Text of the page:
One way to do that is to help co-op and condo buildings see the benefits of installing new electricity meters, upgrading their boilers or adding insulation. McKeown says, “The CPC tries to get people (and boards) to think about those changes during refinancing. It’s the least expensive way to get the money to invest (in those renovations), and it’s a time when they should be looking at the long term. It’s a time to look at energy efficiency as part of the overall plan for and well-being of the building.”
One of the things that stops boards and individual unit owners from doing more to green their buildings is simply a lack of understanding on what is available to them and what the benefits are of change. “The underlying issue is awareness,” McKeown says. They may expect too much, too soon from the changes they have made to their buildings or units. “People are suspect about energy efficiency,” she adds.
Board members and unit owners don’t have to make drastic changes to reap the benefits of energy efficiency. “ Lighting is certainly among the lowest hanging fruit in terms of the fastest payback,” said Michael Weisberg, a principal at M-Core Credit Corporation in Montebello, N.Y. “ Modern heating control systems are also very effective for many buildings and rank down among the simpler and lower costs items. Converting boilers or replacing them to have the ability to burn natural gas instead of oil is very much in demand today.”
Educational efforts are key to helping people better understand what can be achieved and how to make it happen. On the NYC Green House website, visitors can look at four key areas of interest: energy, water, materials and community. The energy section, for example, offers buildings tips on energy conservation measures they can share with their residents and at the same time, provides links and connections to rebates, incentives and tax credits that the board and management can use to improve the bottom line.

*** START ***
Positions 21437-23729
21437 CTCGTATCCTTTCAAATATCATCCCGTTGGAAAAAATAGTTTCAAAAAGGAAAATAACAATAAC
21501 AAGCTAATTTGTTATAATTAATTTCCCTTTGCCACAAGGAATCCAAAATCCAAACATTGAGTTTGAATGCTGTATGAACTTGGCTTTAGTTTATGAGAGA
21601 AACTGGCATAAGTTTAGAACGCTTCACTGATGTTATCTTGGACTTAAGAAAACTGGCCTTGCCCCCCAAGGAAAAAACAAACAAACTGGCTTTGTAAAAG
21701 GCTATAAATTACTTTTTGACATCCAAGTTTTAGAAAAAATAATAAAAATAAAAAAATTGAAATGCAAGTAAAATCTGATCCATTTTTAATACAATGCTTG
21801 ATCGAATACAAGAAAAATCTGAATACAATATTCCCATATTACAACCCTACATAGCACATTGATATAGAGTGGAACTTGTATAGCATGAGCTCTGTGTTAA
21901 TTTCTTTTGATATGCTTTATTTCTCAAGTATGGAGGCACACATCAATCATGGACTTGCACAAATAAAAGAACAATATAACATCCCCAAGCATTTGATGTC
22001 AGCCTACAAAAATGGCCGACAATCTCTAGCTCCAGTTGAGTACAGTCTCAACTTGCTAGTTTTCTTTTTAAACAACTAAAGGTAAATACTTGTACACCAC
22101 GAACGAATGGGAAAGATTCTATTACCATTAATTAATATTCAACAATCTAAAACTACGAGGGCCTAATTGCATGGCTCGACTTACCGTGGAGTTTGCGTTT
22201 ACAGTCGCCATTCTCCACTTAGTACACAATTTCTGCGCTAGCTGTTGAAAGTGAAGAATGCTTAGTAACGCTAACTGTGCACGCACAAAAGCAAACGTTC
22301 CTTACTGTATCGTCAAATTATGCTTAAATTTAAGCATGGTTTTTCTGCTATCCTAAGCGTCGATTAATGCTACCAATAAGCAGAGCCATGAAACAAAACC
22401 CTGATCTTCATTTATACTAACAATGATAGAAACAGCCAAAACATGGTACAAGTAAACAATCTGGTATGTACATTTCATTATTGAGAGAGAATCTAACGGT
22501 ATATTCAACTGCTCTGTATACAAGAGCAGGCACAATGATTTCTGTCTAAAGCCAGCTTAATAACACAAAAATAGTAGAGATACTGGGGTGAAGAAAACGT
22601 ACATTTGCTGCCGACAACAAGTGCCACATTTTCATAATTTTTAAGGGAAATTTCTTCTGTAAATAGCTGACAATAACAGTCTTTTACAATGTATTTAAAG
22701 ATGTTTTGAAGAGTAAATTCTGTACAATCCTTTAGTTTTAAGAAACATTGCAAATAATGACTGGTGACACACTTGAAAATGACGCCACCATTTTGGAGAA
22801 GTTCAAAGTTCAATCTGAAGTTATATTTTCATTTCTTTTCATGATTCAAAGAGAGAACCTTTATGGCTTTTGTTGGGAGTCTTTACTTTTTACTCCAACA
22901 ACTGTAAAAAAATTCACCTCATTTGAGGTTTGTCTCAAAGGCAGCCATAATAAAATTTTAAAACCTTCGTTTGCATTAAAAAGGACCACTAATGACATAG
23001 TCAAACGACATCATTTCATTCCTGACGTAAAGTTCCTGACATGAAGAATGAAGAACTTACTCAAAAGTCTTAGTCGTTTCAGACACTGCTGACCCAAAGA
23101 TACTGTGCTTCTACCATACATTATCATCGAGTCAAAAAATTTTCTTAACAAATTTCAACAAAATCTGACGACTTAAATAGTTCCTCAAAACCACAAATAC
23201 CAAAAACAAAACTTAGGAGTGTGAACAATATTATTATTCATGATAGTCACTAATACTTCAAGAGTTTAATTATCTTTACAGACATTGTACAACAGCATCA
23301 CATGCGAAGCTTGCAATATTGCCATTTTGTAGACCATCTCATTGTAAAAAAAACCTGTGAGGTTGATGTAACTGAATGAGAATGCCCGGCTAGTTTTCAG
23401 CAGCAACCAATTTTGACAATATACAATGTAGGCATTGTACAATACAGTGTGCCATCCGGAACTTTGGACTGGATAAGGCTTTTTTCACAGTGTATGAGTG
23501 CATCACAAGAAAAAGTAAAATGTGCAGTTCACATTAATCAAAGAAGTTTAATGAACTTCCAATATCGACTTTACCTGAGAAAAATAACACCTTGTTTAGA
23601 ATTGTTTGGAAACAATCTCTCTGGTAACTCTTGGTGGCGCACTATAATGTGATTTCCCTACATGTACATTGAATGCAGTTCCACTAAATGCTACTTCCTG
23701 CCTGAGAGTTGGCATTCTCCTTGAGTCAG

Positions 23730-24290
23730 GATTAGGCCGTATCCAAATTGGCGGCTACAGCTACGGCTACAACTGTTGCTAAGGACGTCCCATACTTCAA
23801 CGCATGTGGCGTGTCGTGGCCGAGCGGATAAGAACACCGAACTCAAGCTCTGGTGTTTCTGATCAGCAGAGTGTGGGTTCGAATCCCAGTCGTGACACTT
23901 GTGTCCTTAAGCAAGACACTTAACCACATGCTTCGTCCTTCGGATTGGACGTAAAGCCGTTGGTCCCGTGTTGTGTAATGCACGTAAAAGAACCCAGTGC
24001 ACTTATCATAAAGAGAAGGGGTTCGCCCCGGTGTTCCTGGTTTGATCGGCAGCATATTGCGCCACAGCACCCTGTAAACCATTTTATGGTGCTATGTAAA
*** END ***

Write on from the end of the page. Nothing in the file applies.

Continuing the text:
The city’s Departments of Environmental Protection and Housing Preservation and Development are also attempting to put their own education initiatives into place. Their Water Conservation Seminars for Building Managers, for example, is a free series of three-hour classes on water conservation, water and sewer billing and the transition to metered billing.
GreenHomeNYC also provides assistance to buildings and boards to help them become more green. Since 2002, GreenHomeNYC has been connecting New York City residents with local experts and actionable information to help them improve the energy and environmental performance of their homes and buildings. Their House Calls program offers free information sessions to co-op and condo boards. For information, contact them at http://greenhomenyc.org.
Taken together, the measures undertaken by NYSERDA, PlaNYC, NYC Green House and GreenHomeNYC and numerous other municipal and non-municipal agencies throughout the city are gradually transforming the way New Yorkers live.
For co-op and condo buildings, there likely has never been a better time to get involved and take advantage of the incentives designed specifically to help them make the transition to the new, green age. By putting into place just a couple measures at a time, boards don’t have to tackle all projects at once. “It is important for buildings and their managers to proactively prepare a ‘Road Map to Energy Efficiency and Savings,’”Weisberg says. “ They do not need to do everything at once, but with a plan they can implement measures over time.”
Although the initial investment in infrastructure, equipment and materials may seem steep, with the proper balance of incentives and long-term savings, the effort will ultimately save money and save the environment.
Liz Lent is a freelance writer and a frequent contributor to The Cooperator.